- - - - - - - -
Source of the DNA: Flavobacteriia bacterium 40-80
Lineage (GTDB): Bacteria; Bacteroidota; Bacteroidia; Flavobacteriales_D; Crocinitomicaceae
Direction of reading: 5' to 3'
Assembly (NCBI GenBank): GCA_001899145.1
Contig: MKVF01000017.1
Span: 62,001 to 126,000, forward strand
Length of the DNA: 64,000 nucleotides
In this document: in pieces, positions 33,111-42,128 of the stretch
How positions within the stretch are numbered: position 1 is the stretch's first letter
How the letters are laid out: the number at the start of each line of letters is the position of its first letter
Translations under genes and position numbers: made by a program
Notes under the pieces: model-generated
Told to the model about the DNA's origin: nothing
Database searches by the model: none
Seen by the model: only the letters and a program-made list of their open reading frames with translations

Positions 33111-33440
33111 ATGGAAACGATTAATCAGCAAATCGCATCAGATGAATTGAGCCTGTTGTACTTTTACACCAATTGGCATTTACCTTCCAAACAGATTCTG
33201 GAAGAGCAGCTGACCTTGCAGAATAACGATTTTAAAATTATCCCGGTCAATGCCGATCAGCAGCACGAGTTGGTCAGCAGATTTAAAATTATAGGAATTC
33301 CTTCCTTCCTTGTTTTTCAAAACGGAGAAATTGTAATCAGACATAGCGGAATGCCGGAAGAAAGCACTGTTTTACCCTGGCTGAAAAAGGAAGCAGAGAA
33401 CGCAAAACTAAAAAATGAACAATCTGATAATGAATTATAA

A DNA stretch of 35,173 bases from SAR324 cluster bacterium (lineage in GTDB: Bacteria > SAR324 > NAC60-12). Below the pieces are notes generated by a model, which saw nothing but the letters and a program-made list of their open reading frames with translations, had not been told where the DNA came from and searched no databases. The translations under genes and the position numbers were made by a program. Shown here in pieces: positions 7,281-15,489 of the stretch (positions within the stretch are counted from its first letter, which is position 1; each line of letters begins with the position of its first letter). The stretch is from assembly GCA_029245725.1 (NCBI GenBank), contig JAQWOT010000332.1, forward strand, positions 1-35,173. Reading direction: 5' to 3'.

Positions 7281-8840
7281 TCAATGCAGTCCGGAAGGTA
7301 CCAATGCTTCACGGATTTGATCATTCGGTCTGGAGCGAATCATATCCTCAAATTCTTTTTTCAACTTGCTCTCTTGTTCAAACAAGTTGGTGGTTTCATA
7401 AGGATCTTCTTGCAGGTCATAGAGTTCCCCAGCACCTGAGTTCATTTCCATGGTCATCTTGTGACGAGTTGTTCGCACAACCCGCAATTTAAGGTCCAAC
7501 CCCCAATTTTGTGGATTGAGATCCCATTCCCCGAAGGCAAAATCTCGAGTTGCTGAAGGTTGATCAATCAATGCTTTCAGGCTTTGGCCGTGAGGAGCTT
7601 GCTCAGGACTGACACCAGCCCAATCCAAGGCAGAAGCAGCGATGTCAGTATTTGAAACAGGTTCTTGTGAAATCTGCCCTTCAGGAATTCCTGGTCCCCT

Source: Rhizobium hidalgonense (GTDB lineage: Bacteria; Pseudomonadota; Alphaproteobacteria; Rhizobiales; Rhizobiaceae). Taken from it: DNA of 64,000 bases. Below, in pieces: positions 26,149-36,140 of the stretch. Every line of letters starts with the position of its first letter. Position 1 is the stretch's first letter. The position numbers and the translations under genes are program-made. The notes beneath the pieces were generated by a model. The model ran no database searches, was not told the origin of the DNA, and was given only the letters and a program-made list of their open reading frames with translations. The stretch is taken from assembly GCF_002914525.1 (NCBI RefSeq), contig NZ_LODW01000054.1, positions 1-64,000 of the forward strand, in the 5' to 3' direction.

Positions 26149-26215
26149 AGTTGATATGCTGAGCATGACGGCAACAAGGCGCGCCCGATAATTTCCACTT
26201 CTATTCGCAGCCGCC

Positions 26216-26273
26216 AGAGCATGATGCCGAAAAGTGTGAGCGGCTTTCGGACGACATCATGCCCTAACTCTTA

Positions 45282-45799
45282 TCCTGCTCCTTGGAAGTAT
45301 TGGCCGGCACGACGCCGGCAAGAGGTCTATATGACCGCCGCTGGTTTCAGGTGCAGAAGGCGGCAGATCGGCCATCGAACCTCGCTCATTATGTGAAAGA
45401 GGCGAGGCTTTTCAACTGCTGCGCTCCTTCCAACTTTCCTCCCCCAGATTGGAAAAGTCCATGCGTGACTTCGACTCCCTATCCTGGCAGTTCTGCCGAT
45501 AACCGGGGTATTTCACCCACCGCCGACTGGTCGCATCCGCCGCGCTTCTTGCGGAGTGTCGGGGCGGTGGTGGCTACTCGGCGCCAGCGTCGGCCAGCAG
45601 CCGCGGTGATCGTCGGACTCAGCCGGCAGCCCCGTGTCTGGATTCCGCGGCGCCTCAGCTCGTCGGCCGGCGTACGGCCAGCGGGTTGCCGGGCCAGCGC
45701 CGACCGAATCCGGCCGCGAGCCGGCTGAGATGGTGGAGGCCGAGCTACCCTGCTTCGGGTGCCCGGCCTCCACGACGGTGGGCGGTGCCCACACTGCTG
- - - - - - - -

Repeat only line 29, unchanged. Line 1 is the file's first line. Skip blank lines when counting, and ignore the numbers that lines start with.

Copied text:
Positions 26149-26215